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Opponents Hit Cuomo Over Corruption Convictions

Stephanie Miner
Karen DeWitt
Stephanie Miner

Opponents to incumbent Andrew Cuomo in the 2018 New York governor’s race are continuing to weigh in on the corruption convictions of the former head of Cuomo’s economic development programs. Independent candidate for governor and the former Syracuse Mayor Stephanie Miner says it’s not just Cuomo and his administration who are to blame.

Miner was once the co-leader of the state Democratic Party under Cuomo. They have long since parted ways, and she’s now collecting petitions to be on the November ballot under a new group, the Serve America Movement, formed by former Democrats and Republicans.0

July 12, the former head of Cuomo’s upstate economic development ventures and former SUNY Polytechnic Institute President Alain Kaloyeros was convicted by a federal jury on bid-rigging charges, along with three upstate developers.  

Miner says state legislators, both Democrats and Republicans, often stood by Cuomo when he announced the economic development projects that she says have been a "complete failure."

“Clearly Andrew Cuomo, this is his signature economic development program,” Miner said. “But if you look at the groundbreakings and the fake job announcements you will see that both Republicans and Democrats alike joined in in this celebration of what thoughtful people knew was flawed public policy ”

Miner says the program included many “wasted opportunities.” She cites empty buildings, like a $15 million dollar film hub near Syracuse that was supposed to create 500 permanent and temporary jobs, and the underperforming Solar City plant in Buffalo.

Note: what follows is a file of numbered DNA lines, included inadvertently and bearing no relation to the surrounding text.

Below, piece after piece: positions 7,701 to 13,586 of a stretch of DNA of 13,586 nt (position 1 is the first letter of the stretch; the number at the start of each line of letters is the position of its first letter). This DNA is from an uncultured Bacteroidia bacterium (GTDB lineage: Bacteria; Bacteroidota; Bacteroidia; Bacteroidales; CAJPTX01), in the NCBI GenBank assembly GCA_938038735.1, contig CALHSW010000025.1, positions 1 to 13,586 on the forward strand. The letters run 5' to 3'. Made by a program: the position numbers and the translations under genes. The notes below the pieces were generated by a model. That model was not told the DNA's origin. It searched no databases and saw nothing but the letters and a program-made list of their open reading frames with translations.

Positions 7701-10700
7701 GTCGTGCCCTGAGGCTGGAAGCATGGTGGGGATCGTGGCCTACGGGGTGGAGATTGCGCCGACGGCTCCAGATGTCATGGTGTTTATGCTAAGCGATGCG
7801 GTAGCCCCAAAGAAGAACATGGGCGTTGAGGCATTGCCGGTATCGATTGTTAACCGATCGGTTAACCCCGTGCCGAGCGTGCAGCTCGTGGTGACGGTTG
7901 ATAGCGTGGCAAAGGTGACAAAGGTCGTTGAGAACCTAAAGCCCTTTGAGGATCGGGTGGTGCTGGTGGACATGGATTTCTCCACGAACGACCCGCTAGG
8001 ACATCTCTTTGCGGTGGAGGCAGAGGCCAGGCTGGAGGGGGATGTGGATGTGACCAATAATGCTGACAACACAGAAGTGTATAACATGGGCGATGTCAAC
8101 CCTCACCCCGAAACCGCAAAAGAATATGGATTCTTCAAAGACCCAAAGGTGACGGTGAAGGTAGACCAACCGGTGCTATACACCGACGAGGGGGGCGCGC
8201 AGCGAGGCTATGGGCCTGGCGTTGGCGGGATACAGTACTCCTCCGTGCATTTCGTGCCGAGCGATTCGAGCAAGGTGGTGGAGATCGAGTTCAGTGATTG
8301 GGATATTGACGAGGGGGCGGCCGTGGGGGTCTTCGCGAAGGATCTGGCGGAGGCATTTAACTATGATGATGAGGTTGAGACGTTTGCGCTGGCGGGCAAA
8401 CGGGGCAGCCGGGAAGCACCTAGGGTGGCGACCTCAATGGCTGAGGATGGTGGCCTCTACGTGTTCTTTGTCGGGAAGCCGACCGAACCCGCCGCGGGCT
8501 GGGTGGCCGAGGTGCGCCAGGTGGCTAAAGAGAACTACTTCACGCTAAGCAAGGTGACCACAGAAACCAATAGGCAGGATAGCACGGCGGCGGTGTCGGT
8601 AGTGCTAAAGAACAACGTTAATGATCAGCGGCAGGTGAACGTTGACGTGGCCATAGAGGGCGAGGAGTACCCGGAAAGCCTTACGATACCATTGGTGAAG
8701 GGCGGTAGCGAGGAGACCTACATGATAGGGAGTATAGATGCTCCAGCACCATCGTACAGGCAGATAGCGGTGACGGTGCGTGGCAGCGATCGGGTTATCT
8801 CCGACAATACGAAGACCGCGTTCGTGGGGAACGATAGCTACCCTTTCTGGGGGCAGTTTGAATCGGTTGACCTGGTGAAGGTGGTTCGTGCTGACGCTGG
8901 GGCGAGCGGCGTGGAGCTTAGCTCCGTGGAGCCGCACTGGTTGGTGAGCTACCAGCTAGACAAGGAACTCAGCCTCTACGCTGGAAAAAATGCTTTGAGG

Miner says, meanwhile, many of the state’s roads, bridges and transit systems are crumbling, and need to be rebuilt.

“I think you have to eliminate all of these economic programs and bureaucracy, and take the money and invest it infrastructure,” said Miner, who says that also includes expanded access to high speed broadband.

The former two-term mayor of Syracuse has chosen as her running mate Michael Volpe, who is the mayor of Pelham, in Westchester County, and who is a registered Republican. Miner says Volpe, like her, takes a practical approach to politics.

“As mayors, we not ideologues,” Miner said. “Both Michael and I agree that Albany needs to be completely disrupted.”

Miner is not the only candidate running for governor to call for an end to the existing economic development programs.

Democratic primary challenger Cynthia Nixon and Republican candidate for Governor Marc Molinaro also want to overhaul Cuomo’s economic development programs. They are calling for further investigations, both saying they would revive a corruption commission under the powers of the state’s Moreland Act. A similar commission was disbanded by Cuomo.

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